Cervical spondylotic myelopathy surgery outcome

Cervical spondylotic myelopathy surgery outcome

see Machine learning for degenerative cervical myelopathy.

Whilst decompressive surgery can halt disease progression, existing spinal cord damage is often permanent, leaving patients with lifelong disability.

Early surgery improves the likelihood of recovery, yet the average time from onset of symptoms to correct diagnosis is over 2 years. The majority of delays occur initially, before and within primary care, mainly due to a lack of recognition. Symptom checkers are widely used by patients before medical consultation and can be useful for preliminary triage and diagnosis. Lack of recognition of Degenerative Cervical Myelopathy (DCM) by symptom checkers may contribute to the delay in diagnosis.

The impact of the changes in myelopathic signs following cervical decompression surgery and their relationship to functional outcome measures remains unclear.

Surgery is associated with a significant quality of life improvement. The intervention is cost effective and, from the perspective of the hospital payer, should be supported 1).

Surgical decompression for CSM is safe and results in improved functional status and quality of life in patients around the world, irrespective of differences in medical systems and socio-cultural determinants of health 2).

The successful management of CSM depends upon an early and accurate diagnosis, an objective assessment of impairment and disability, and an ability to predict outcome. In this field, quantitative measures are increasingly used by clinicians to grade functional and neurological status and to provide decision-making support 3).


In addition, objective assessment tools allow clinicians to quantify myelopathy severity, predict outcome, and evaluate surgical benefits by tracking improvements throughout follow-up 4) 5) 6).

Several outcome measures assess functional impairment and quality of life in patients with cervical myelopathy 7) 8) 9) 10) 11).

A validated “gold standard,” however, has not been established, preventing the development of quantitative guidelines for CSM management 12).

In this field, one of the most widely accepted tool for assessing functional status is the modified Japanese Orthopaedic Association scale (mJOA).

Some studies have found that resolution of T2 hyperintensity in subjects with CSM who undergo ventral decompressive surgery correlates with improved functional outcomes. Other studies have found little correlation with postoperative outcome 13) 14).

References

1)

Witiw CD, Tetreault LA, Smieliauskas F, Kopjar B, Massicotte EM, Fehlings MG. Surgery for degenerative cervical myelopathy: a patient centered quality of life and health economic evaluation. Spine J. 2016 Oct 25. pii: S1529-9430(16)31022-1. doi: 10.1016/j.spinee.2016.10.015. [Epub ahead of print] PubMed PMID: 27793760.
2)

Fehlings MG, Ibrahim A, Tetreault L, Albanese V, Alvarado M, Arnold P, Barbagallo G, Bartels R, Bolger C, Defino H, Kale S, Massicotte E, Moraes O, Scerrati M, Tan G, Tanaka M, Toyone T, Yukawa Y, Zhou Q, Zileli M, Kopjar B. A Global Perspective on the Outcomes of Surgical Decompression in Patients with Cervical Spondylotic Myelopathy: Results from the Prospective Multicenter AOSpine International Study on 479 patients. Spine (Phila Pa 1976). 2015 May 27. [Epub ahead of print] PubMed PMID: 26020847.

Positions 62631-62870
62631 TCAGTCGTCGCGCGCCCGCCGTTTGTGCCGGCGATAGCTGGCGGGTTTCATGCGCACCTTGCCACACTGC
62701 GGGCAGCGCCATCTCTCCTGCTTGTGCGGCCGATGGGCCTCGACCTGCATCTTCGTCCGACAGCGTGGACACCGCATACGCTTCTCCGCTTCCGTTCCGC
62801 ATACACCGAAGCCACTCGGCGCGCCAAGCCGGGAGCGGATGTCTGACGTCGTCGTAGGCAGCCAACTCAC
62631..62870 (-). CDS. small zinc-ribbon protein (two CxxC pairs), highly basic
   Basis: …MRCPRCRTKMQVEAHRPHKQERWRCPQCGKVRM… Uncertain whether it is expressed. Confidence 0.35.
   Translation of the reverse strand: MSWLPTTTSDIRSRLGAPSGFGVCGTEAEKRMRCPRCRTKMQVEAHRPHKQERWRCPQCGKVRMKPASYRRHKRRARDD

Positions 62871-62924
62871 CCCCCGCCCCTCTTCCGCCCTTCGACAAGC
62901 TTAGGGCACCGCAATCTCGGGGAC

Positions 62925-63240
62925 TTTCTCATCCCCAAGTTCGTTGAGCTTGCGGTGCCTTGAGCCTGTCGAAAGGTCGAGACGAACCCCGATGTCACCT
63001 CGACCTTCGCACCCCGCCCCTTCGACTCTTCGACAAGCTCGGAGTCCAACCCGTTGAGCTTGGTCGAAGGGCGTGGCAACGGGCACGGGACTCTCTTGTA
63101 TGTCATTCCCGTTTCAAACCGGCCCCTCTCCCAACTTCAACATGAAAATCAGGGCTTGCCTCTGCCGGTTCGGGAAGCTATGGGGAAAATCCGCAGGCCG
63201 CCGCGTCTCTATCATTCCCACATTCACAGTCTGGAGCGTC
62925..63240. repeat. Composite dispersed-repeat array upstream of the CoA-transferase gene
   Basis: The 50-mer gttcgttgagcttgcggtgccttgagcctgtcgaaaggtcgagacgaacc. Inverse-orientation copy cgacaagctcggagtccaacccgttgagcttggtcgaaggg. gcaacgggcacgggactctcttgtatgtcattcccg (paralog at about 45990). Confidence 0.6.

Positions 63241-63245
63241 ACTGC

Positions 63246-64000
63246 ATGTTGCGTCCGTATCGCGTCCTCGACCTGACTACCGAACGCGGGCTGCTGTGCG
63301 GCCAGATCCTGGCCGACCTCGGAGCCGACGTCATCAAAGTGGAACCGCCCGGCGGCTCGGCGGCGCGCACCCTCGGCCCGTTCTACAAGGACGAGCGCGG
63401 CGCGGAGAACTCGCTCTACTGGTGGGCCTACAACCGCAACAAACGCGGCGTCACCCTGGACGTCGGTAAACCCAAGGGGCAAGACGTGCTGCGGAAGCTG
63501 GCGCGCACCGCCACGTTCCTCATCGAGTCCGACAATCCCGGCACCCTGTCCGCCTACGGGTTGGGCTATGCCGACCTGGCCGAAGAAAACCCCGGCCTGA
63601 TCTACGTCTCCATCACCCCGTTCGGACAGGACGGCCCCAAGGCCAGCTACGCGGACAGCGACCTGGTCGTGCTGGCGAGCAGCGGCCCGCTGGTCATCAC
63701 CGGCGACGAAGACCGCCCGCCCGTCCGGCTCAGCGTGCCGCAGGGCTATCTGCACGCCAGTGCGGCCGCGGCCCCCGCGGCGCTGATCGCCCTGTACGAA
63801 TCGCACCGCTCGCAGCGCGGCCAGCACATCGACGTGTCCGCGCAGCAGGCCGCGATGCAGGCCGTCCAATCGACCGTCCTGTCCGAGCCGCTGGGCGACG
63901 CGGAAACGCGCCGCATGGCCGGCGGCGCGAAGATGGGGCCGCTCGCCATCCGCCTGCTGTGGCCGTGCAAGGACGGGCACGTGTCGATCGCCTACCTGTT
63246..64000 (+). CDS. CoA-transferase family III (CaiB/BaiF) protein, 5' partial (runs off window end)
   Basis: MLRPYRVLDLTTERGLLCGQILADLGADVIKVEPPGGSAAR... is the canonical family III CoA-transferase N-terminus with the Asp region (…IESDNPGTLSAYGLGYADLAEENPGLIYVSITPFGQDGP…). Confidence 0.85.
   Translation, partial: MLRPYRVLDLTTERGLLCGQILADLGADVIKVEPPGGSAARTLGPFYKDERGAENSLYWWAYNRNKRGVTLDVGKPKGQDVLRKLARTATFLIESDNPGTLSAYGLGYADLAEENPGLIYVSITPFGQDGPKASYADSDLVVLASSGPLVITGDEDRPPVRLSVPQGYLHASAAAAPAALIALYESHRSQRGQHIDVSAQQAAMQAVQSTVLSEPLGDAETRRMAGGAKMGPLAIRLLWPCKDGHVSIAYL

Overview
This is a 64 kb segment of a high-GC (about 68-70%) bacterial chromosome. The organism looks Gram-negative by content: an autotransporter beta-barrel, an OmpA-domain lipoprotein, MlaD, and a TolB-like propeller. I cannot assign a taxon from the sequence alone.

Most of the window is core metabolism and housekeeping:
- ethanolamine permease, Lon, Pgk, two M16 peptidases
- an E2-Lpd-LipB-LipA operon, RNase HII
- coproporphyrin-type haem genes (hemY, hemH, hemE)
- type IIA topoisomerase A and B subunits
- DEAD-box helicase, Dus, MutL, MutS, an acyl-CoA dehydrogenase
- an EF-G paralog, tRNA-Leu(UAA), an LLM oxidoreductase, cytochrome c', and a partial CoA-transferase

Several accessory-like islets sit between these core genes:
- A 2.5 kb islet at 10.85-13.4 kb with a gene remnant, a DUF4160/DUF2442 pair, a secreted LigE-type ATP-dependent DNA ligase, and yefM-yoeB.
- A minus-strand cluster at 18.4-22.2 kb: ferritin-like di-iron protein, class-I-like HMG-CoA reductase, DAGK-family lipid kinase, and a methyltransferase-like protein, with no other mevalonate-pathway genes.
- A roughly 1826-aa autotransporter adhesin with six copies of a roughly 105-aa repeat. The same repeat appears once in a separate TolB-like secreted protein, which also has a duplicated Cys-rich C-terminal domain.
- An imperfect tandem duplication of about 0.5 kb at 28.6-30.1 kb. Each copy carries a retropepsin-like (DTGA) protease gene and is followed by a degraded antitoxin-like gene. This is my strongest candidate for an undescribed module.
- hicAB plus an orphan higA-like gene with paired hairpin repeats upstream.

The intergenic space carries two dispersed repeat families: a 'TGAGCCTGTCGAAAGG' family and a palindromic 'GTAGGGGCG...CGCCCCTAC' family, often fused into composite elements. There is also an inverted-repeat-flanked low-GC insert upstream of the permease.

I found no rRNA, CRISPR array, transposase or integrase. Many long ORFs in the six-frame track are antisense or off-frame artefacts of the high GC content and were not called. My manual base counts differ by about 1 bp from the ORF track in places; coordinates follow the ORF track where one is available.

3) , 12)

Singh A, Tetreault L, Casey A, et al. A summary of assessment tools for patients suffering from cervical spondylotic myelopathy: a systematic review on validity, reliability, and responsiveness [published online ahead of print September 5, 2013]. Eur Spine J. doi:10.1007/s00586-013-2935-x.
4)

Laing RJ. Measuring outcome in neurosurgery. Br J Neurosurg 2000;14:181–4.
5)

Holly LT, Matz PG, Anderson PA, et al. Clinical prognostic indicators of surgical outcome in cervical spondylotic myelopathy. J Neurosurg Spine 2009;11:112–8.
6)

Kalsi-Ryan S, Singh A, Massicotte EM, et al. Ancillary outcome measures for assessment of individuals with cervical spondylotic myelopathy. Spine (Phila Pa 1976) 2013;38:S111–22.
7)

Singh A, Crockard HA. Quantitative assessment of cervical spondylotic myelopathy by a simple walking test. Lancet 1999;354:370–3.
8)

Nurick S. The natural history and the results of surgical treatment of the spinal cord disorder associated with cervical spondylosis. Brain 1972;95:101–8.
9)

Olindo S, Signate A, Richech A, et al. Quantitative assessment of hand disability by the nine-hole-peg test (9-HPT) in cervical spondylotic myelopathy. J Neurol Neurosurg Psychiatry 2008;79:965–7.
10)

Hosono N, Sakaura H, Mukai Y, et al. A simple performance test for quantifying the severity of cervical myelopathy [erratum in: J Bone Joint Surg Br 2008;90:1534]. J Bone Joint Surg Br 2008;90:1210–3.
11)

Casey AT, Bland JM, Crockard HA. Development of a functional scoring system for rheumatoid arthritis patients with cervical myelopathy. Ann Rheum Dis 1996;55:901–6.
13)

Sarkar S, Turel MK, Jacob KS, Chacko AG. The evolution of T2-weighted intramedullary signal changes following ventral decompressive surgery for cervical spondylotic myelopathy. J Neurosurg Spine. 2014;21(4):538-546.
14)

Vedantam A, Rajshekhar V. Change in morphology of intramedullary T2- weighted increased signal intensity after anterior decompressive surgery for cervical spondylotic myelopathy. Spine (Phila Pa 1976). 2014;39(18):1458-1462.

Intraoperative neurophysiological monitoring for anterior cervical discectomy and fusion

Intraoperative neurophysiological monitoring for anterior cervical discectomy and fusion

Although Intraoperative neurophysiological monitoring has been shown to decrease the risk of neurological injury in deformity surgery, its utility in anterior cervical spine surgery (ACSS) remains controversial 1) 2) 3) 4) 5) 6)7) 8).